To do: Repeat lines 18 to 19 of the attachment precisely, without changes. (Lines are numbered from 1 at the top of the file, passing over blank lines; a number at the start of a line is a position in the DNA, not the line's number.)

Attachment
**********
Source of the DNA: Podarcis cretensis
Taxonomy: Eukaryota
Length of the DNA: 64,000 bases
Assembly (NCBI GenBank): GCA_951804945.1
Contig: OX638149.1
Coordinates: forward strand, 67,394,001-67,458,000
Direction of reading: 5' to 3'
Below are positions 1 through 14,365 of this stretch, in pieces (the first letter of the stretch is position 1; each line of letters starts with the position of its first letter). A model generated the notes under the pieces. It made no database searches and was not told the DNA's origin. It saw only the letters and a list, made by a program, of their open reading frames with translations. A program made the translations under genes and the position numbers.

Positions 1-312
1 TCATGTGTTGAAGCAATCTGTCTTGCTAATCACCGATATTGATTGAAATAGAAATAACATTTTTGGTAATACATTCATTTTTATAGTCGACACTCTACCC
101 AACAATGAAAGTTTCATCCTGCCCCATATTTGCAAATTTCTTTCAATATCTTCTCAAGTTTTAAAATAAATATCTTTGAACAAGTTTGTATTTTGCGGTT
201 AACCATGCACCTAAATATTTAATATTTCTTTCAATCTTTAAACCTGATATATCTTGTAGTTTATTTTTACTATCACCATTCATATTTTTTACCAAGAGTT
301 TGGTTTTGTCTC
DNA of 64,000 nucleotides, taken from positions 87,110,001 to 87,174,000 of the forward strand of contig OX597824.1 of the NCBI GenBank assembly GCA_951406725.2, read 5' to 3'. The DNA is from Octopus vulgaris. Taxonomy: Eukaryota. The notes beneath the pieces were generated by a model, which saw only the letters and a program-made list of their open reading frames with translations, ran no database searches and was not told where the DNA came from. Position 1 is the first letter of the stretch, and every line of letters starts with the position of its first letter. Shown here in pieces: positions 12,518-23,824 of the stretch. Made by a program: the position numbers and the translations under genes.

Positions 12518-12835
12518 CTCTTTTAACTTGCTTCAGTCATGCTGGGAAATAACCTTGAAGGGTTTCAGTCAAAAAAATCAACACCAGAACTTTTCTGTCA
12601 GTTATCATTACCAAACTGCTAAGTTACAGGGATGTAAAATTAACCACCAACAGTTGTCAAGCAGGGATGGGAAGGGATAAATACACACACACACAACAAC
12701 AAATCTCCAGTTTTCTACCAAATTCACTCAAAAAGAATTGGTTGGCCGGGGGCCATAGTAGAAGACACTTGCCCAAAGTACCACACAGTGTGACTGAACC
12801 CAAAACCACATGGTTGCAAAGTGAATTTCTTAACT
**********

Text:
12701 AAATCTCCAGTTTTCTACCAAATTCACTCAAAAAGAATTGGTTGGCCGGGGGCCATAGTAGAAGACACTTGCCCAAAGTACCACACAGTGTGACTGAACC
12801 CAAAACCACATGGTTGCAAAGTGAATTTCTTAACT